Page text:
Many modern ribbon mics are quite rugged, but they're not indestructible. But you should be careful with your mics. If you're going to toss the mic around on stage, get an SM58, then move to the nice ribbon (or condenser or dynamic) mic for when you're singing serious. And dress and if necessary, tape your cables so you don't trip over one and the stand topples. Store mics in their original cases or a special multi-mic case. And don't let careless helpers handle your best mics. When it's time to pack up, take your prized vocal mic off the stand first and put it away, or at least put it in your pocket so you can keep packing up the stage.

Re: AEA ribbon mics!
J. Dan #3045099 05/21/20 04:14 AM
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Originally Posted by J. Dan
As for ribbon mics for live use in general, I would not have thought of them being very rugged for the riggers of transport/setup/teardown and occasional abuse in live situations. Do I have a false opinion in that regard? That is something nobody has mentioned as a desirable feature for a live vocal mic - ruggedness.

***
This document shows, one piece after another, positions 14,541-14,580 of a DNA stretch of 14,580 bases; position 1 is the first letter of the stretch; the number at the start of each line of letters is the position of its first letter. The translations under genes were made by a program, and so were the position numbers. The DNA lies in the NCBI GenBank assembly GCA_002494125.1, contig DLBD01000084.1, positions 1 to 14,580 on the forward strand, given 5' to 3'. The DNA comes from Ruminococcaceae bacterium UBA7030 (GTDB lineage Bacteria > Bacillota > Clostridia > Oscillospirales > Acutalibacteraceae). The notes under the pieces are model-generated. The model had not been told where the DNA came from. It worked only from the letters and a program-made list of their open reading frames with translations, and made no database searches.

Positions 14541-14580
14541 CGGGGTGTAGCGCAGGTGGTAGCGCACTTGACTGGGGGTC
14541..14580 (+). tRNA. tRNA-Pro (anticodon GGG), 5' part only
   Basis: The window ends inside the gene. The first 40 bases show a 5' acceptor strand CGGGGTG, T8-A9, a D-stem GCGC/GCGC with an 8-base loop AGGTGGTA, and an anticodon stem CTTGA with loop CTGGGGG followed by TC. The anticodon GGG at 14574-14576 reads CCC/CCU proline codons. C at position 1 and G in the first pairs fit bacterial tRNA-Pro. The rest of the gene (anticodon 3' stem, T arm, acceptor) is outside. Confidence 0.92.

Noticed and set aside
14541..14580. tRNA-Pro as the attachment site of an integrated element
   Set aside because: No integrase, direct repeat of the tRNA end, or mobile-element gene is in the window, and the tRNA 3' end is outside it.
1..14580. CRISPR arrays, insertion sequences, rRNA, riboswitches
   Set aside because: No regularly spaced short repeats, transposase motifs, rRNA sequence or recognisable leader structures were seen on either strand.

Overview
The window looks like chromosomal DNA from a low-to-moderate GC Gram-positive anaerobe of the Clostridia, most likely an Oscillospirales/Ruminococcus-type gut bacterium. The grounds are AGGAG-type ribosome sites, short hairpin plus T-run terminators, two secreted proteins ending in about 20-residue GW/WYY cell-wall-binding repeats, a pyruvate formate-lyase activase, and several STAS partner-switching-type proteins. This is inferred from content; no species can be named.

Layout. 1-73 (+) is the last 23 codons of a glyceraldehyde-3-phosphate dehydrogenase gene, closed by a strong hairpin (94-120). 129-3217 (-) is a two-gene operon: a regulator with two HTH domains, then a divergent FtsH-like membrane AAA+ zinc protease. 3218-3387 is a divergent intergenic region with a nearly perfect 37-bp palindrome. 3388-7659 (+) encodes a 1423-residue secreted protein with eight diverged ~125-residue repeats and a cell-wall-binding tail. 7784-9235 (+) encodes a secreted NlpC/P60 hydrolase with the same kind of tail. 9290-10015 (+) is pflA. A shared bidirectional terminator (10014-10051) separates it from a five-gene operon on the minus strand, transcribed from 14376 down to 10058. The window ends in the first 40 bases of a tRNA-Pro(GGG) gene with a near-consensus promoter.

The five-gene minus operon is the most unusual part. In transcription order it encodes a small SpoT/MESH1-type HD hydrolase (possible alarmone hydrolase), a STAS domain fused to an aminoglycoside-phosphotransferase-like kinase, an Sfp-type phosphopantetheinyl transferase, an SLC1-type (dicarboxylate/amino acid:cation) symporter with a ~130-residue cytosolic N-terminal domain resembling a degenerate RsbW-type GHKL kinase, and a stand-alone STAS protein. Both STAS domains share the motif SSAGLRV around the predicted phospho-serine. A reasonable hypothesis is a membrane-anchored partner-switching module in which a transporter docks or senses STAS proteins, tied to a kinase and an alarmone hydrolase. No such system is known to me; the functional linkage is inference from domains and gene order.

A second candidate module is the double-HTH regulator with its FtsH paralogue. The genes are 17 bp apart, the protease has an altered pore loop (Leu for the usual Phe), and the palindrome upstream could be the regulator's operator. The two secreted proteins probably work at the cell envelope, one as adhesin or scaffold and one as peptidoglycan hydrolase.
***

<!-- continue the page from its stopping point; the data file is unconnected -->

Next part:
A little history would help. Check out the story of the RCA BK5, the KU5A's predecessor. This piece on the KU5A may help as well.

Wes Dooley also wrote a great piece on the perception of the ruggedness of ribbons in general for one of the mags recently. I'll see if I can dig it up.

I can tell you this - I am not at all nice to my KU5A, and I've had no problem with it at all so far.

dB

Re: AEA ribbon mics!
Dave Bryce #3045284 05/22/20 03:12 AM
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I guess to go handheld with it, you'd need to go Freddy Mercury style!


Dan

Acoustic/Electric stringed instruments ranging from 4 to 230 strings, hammered, picked, fingered, slapped, and plucked. Analog and Digital Electronic instruments, reeds, and throat/mouth.
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Re: AEA ribbon mics!
Dave Bryce #3045414 05/23/20 03:05 AM
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I have an R84, an R92, and have used the R88 and a few R44 versions they make many times.